book cover (38)This story follows the events of in which a series of nuclear bombings occur which triggers the end of the world as we know it. Jon Keller is attending a conference at a hotel in the middle of nowhere in Switzerland and so survives the attack along with 19 other people. Jon decides to document his time at the hotel in an attempt to process what has happened to the world. Whilst checking the water tanks the boy of a young girl is found and Jon begins to investigate her murder – but how will he get justice for her murder when the world as they know it no longer exists?

I loved this quiet and fascinating story because it was so unlike the typical end of the world books I’ve read. It really gripped me from the outset and it has immediately become one of my favourites of the genre. The story felt so realistic and I think that’s one of the reasons I enjoyed it so much. The world ends because of politicians that make the wrong decision – something that could easily happen given the current political climate. We never find out much about why the bombings occur and the story very much focuses on the creepy setting of this old hotel and the twenty strangers that are surviving there.

The story was well paced and I really liked the characters. It’s really interesting to see them change as the story develops, as panic and paranoia sets in about which one of them could have murdered the young girl. While it’s a really gripping story it is very much character focused and the action mostly happens elsewhere. There’s plenty of really interesting interactions between the characters and I loved the realistic way everyone was portrayed.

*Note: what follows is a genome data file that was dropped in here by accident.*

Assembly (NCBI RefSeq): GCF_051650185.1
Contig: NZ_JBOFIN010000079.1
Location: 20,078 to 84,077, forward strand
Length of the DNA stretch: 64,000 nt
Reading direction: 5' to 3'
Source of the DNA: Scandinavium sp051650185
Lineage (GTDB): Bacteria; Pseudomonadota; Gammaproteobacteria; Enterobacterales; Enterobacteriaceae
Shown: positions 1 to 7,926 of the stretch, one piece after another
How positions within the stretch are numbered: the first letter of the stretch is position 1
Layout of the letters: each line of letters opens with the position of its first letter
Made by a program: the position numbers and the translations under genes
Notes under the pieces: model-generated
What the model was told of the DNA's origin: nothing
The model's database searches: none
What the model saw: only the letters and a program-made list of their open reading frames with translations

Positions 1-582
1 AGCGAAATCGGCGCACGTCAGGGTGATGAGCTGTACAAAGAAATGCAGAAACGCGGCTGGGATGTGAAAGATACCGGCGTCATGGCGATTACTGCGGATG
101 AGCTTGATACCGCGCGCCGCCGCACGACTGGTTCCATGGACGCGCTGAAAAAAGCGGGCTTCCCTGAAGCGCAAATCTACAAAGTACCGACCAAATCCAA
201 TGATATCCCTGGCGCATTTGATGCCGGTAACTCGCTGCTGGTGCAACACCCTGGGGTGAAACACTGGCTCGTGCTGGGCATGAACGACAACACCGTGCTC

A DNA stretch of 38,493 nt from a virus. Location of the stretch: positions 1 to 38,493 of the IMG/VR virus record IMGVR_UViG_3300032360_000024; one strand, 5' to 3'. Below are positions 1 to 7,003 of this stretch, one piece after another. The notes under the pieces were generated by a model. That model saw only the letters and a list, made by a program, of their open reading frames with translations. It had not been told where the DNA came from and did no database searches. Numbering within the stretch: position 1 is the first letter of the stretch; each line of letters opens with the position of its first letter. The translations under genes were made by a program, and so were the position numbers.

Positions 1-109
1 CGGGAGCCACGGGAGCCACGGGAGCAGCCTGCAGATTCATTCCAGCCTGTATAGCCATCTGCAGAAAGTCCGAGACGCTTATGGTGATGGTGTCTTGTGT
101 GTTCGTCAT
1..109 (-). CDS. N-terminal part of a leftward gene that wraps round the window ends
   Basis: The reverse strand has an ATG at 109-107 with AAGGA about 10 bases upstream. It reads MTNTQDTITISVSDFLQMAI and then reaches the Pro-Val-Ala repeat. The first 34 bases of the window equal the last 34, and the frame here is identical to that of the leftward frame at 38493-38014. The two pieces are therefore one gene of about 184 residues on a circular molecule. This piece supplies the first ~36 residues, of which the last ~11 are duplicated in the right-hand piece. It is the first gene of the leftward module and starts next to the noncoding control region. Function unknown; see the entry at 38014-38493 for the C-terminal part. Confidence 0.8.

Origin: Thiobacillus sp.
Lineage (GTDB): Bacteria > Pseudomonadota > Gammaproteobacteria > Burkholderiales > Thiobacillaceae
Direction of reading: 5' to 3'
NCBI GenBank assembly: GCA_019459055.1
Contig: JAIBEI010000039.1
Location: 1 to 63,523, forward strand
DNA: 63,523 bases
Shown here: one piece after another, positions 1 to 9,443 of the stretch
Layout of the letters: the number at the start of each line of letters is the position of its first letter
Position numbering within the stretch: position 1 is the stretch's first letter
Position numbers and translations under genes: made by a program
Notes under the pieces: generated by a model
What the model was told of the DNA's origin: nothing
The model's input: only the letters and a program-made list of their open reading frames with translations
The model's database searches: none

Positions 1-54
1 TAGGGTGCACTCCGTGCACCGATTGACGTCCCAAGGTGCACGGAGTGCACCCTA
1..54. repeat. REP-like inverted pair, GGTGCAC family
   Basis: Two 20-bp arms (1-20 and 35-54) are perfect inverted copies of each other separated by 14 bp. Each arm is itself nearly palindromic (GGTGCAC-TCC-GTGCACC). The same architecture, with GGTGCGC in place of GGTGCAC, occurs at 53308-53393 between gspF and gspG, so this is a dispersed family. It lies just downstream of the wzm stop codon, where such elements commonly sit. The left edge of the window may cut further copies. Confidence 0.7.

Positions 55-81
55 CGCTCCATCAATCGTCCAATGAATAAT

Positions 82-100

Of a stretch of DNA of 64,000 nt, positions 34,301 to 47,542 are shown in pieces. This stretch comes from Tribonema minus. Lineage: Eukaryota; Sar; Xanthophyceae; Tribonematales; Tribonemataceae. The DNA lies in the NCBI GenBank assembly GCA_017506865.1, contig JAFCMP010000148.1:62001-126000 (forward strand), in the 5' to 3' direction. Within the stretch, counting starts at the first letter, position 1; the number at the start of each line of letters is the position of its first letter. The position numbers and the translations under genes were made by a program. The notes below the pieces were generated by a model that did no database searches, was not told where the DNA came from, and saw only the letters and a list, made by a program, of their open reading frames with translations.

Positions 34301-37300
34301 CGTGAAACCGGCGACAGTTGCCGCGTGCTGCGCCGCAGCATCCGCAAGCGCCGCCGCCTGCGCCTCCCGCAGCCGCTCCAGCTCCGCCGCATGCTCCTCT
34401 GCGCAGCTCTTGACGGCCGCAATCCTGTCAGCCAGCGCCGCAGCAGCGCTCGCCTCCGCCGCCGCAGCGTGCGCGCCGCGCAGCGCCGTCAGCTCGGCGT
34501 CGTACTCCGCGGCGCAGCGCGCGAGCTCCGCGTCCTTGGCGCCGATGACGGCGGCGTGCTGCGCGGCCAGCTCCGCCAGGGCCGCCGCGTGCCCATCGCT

If you’re a fan of post-apocalyptic stories this is a must read. The Last is a dark, tense and originally told story that feels incredibly real, so if you’re looking for something on the scarier side, this will certainly do the trick.
4 stars
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Book Review: Fear – Dirk Kurbjuweit

Book Review: Fear – Dirk Kurbjuweit

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Release Date: January 25th 2018
Publisher: Orion Books
Pages: 303
Find it on: Goodreads. BookDepository. Waterstones.
Source: The publisher kindly sent me a copy of this book to review
Rating: 3.5/5 stars

Synopsis

YOU’D DIE FOR YOUR FAMILY.

BUT WOULD YOU KILL FOR THEM?

***

Family is everything.

So what if yours was being terrorised by a neighbour – a man who doesn’t listen to reason, whose actions become more erratic and sinister with each passing day? And those you thought would help – the police, your lawyer – can’t help you.

You become afraid to leave your family at home alone. But there’s nothing more you can do to protect them.

Is there?

Review

deaeThis was such a gripping thriller and a really unique read. The book made me feel uneasy and uncomfortable – partly because the story is somewhat based on the authors own experiences, and also because it was so believable, it could so easily happen to you or someone you know.

The book is a really interesting look at the family dynamic and the effect that a difficult situation can have on that. Randolph starts to wonder whether his wife could possibly commit the acts that their neighbour accuses them off, and she thinks the same of him. Fear really hits the nail on the head with the psychology behind such an event.